Squid Game Ending Explained: Is There More to Come?

Squid Game Ending Explained

Squid Game is quickly overtaking Bridgerton as Netflix’s most popular television show. It’s easy to see why Squid Game has been so successful.

It’s a show that deals with weighty topics in a magnificently brutal manner without sacrificing its humanity.

Again, Squid Game is another Netflix show with a ton of depth about 50 levels of exploration, discussion, and analysis in every scene. However, the Squid Game’s conclusion is all that will be covered here.

The conclusion of The Squid Game not only determined a victor but also established a path for the show’s continuation.

Let’s analyze the conclusion and see where the series could go from here. Let’s review the story up until the Squid Game’s climax before diving into the discussion.

Table of Contents

What Happened at The End of Squid Game?

Squid Game Ending Explained

In the championship match, Gi-hun Lee Jung-Jae takes on Sang-woo Park Hae-so oat Squid Game. Eventually, it escalates into a full-on brawl, and Gi-hun wins via knockout.

He passes up the opportunity to win and collect the prize money in favor of a compromise that would stop the game and spare both players’ lives.

Sang-woo commits suicide, though, and Gi-hun is declared the winner. On his return, Gi-hun learns that his mother passed away while he was overseas.

Meanwhile, Gi-hun has gone on living as he did before the games, paying no heed to his newfound wealth.

His rose-buying luck changes when an old woman on the beach offers him one. A card detailing the meeting location, time, and date is included with the rose.

When Gi-hun Oh Yeong-su finally makes it to that address, he is relieved to see that II-name his former lover is still alive. He also admits that he organized the competitions and participated in them himself.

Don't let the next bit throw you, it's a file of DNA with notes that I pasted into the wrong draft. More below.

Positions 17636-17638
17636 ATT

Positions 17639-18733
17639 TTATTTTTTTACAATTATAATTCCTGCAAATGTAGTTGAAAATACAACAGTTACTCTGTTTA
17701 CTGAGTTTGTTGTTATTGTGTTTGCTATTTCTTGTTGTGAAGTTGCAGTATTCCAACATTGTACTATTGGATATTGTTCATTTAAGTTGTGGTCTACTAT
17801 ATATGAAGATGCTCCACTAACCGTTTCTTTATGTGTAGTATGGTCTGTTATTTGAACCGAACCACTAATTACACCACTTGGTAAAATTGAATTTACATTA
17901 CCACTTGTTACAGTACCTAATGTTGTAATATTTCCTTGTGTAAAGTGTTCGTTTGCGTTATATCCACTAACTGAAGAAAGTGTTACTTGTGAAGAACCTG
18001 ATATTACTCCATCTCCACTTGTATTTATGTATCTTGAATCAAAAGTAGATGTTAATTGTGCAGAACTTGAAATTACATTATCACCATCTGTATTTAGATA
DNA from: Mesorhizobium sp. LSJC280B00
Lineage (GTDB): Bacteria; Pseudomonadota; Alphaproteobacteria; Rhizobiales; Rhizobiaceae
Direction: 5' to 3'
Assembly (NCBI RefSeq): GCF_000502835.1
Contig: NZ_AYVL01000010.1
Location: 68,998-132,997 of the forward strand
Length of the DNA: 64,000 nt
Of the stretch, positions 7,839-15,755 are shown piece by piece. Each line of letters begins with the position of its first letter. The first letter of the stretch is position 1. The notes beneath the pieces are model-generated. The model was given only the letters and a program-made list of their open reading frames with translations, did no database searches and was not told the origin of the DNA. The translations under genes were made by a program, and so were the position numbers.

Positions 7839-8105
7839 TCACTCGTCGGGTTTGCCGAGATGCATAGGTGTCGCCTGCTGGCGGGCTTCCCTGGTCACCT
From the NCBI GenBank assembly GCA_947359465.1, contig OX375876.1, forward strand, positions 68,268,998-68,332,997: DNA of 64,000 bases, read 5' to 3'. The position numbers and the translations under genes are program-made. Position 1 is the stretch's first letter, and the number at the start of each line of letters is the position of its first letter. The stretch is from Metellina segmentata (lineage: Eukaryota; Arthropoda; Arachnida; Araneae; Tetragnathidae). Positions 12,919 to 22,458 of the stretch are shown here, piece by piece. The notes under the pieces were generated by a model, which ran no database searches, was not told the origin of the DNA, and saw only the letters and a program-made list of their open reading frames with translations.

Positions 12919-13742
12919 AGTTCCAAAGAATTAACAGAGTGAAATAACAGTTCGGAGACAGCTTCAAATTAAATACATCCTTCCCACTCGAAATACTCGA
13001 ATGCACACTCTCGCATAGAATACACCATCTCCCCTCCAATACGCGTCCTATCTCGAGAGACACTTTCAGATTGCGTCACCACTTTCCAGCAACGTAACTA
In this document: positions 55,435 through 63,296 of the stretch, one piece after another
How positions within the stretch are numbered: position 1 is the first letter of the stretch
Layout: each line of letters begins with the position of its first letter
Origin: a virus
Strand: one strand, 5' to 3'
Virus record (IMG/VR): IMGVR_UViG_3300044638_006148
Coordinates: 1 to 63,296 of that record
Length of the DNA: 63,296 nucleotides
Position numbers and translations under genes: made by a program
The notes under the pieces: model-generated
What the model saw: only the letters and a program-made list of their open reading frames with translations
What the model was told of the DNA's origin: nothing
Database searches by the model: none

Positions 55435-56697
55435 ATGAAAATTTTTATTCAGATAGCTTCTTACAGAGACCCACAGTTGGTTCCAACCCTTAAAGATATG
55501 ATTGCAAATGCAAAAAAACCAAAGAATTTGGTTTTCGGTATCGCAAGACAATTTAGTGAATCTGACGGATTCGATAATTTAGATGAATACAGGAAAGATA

With the help of II-nam, Gi-hun makes a wager on whether or not a homeless guy will be helped before he freezes to death. The man is rescued, but II-nam passes away right after Gi-hun wins the wager.

Gi-hun plans to travel to the United States to be with his daughter, but as he is checking in for his trip, he witnesses the man who tempted him to play the games on the subway engaging in the same behavior with another passenger.

Eventually, the man gets away from him, and Gi-hun gives the other man a warning about not getting involved in such games.

d the airline. After more consideration, he chooses to abandon the flight. He is the one who ultimately decides to try to destroy this group.

Also Read: Parasite Ending Explained: Know More About the Movie!

How and Why Squid Game Broke Its Own Rules

Squid Game Ending Explained

One of the primary laws of Squid Game is that everything is fair, and this is established quite early on in the show.

Anyone can do anything. Byeong-gi Yoo Sung-Joo, a doctor, is slain for having an unfair edge by cooperating with the guards and studying the games in advance.

The designers of these competitions intend for all contestants to have a fair shot at victory, something they don’t always get in real life.

Even yet, II-participation names in the game establish an unfair advantage. Not only does II-nam have a head start on the games, but he is also completely safe. Every one of the games has been fixed such that he can’t lose.

After finding out the twist, watching Squid Game again reveals several moments where II-nam would have avoided the same fatal end as the rest. My theory is that Squid Game enables this violation of the rules in order to comment on the current political climate.

I believe that those who are fortunate enough to be born into wealth have an unfair advantage in life. More common than stories of rising above humble beginnings are those in which poverty persists.

It sometimes seems like the wealthy are privy to secret life hacks the rest of us have to work for. I think this is what II-non-participation name’s in the Squid Game show are supposed to demonstrate for creator Hwang Dong-hyuk.

The one percent perhaps why he’s 001 always have something going for them that makes it easier to succeed, survive, and win.

In an interview with Netflix opens in a new tab, Hwang said that the themes of capitalism and social competition are central to Squid Game.


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